And we have different classification systems to see how the tumour invades the compartment. The most important one is not just the Hardy classification system which is purely diagnostic but also the Knosp classification system that is even prognostic. Why? Because the tumour can be characterised by if it invades or not the cavernous sinus. In general we know that a grade 3 or grade 4 is a tumour wrapping the carotid artery and invading the cavernous sinus. And the why is it prognostic? Because we know that this kind of tumour most likely will not be cured just by surgery, because surgery can remove very easily this part, but the part in the cavernous sinus is very risky because of the risk of the carotid artery and the patient’s risk of ophthalmoparesis with the diplopia. So many times these classification systems give us an indication before the treatment, that most likely this patient will need for example surgery or something else. And this something else could be for example, gamma knife radiosurgery which is a very high dose of radiation all culminated in one single spot which is the tumour itself. And that is why it is classified as a surgery, but is a radiation treatment, basically.
 
So when I define the so-called benign tumours, this is an example that I have been using for many years just because it is an example that the pituitary tumour is not always benign. Imagine this patient has had three operations for a Cushing syndrome because there is an ACTH tumour. But after that she was not cured and she underwent a resection of the adrenal glands. After that, she had a regrowing of the tumour because this is called the Nelson syndrome. She underwent radiotherapy after that. She had ophthalmoparesis. She was blind in one eye. And you know, that day she underwent treatment with the temozolamide, that you may know is used for glioblastoma. So this is a benign tumour treated like a cancer, and eventually the patient even died after nine years of complications related to secretion of the ACTH and cortisol. So, it is not always a benign tumour. This is something that we defined and classified in a paper published seven years ago in Nature Reviews Endocrinology, in which for the first time we were talking about aggressive pituitary adenomas which behave almost like cancers. So these are something to be estimated in a better way.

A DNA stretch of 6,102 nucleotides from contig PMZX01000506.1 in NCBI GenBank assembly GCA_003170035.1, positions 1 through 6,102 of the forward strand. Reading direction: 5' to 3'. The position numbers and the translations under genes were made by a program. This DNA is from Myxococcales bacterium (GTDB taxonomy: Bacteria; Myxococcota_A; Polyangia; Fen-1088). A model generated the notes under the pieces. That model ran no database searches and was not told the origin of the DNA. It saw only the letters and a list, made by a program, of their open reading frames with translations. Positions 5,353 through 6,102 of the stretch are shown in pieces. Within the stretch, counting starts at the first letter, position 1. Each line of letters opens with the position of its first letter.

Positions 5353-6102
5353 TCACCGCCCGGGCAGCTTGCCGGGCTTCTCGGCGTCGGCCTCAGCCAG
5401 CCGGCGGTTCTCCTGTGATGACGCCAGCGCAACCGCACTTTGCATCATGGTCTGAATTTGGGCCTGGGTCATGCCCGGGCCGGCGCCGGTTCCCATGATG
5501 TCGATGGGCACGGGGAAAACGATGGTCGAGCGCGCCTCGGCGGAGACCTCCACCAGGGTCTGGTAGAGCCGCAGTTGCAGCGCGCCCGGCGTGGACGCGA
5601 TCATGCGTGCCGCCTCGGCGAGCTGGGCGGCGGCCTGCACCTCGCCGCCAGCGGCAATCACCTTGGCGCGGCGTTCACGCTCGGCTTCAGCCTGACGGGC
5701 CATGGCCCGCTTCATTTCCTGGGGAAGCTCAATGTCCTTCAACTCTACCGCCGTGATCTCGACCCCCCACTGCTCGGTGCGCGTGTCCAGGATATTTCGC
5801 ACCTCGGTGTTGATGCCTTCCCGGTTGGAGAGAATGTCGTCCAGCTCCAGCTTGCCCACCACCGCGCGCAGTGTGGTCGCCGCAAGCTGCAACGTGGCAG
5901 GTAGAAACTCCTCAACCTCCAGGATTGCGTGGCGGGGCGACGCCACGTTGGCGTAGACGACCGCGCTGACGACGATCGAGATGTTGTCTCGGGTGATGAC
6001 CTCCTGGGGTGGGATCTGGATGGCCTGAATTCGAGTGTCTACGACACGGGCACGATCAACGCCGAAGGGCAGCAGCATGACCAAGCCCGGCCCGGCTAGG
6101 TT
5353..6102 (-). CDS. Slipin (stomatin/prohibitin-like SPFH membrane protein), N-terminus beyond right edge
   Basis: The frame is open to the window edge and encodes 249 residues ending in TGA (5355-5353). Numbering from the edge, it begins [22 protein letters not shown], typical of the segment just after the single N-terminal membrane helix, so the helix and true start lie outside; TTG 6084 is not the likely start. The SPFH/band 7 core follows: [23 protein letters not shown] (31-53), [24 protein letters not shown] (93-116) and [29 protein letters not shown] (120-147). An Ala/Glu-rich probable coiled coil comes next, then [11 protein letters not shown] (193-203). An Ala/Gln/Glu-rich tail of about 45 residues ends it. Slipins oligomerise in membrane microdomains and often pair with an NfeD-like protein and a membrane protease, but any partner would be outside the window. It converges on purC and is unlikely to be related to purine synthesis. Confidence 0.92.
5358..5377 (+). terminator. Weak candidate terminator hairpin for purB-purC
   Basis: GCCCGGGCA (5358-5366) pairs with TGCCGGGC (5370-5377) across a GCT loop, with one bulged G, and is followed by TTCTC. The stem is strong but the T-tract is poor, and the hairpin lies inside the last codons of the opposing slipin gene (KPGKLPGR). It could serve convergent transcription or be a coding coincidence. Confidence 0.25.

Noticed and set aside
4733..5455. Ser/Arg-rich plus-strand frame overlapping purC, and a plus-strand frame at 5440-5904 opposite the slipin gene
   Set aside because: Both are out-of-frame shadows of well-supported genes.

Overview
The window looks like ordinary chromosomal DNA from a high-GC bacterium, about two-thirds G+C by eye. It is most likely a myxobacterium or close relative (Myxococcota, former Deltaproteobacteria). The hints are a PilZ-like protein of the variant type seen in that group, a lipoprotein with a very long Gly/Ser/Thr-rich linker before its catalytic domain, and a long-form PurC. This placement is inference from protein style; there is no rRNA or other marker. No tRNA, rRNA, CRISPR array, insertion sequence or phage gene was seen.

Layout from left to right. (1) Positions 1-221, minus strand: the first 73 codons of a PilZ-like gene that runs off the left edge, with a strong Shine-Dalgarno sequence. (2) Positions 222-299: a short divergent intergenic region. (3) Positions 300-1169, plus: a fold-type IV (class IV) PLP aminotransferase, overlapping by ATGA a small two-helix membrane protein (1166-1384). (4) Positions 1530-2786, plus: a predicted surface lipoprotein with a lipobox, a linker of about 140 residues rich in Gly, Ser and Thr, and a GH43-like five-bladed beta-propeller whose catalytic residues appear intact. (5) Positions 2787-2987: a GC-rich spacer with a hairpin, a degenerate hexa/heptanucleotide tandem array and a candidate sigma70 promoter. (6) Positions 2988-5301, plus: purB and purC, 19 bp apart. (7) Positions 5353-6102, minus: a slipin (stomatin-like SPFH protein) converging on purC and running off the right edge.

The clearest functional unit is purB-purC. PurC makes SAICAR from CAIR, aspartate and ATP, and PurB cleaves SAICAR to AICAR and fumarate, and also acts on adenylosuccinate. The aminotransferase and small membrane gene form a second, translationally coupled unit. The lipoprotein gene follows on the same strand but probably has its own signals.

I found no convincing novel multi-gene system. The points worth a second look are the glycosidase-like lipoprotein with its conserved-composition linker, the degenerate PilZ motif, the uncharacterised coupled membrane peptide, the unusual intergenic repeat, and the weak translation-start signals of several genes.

In terms of treatment, we can treat with surgery, we can go to the pituitary gland by means of transcranial approach or endoscopic transcranial approaches or a combination of these approaches in what we call cranioendoscopic approaches. Nowadays, big part of the operations are performed endonasally with an endoscope, so with the help of an ENT surgeon. And you can well understand that this looks minimally invasive because we enter in the nostril which is an anatomic pathway, reaching the sphenoidal sinus which is our gateway not just for the pituitary gland, but for the entire skull base from the crista galli all the way to the clivus and so basically we can treat all the midline lesions on the skull base by means of extended approach in the sphenoidal sinus.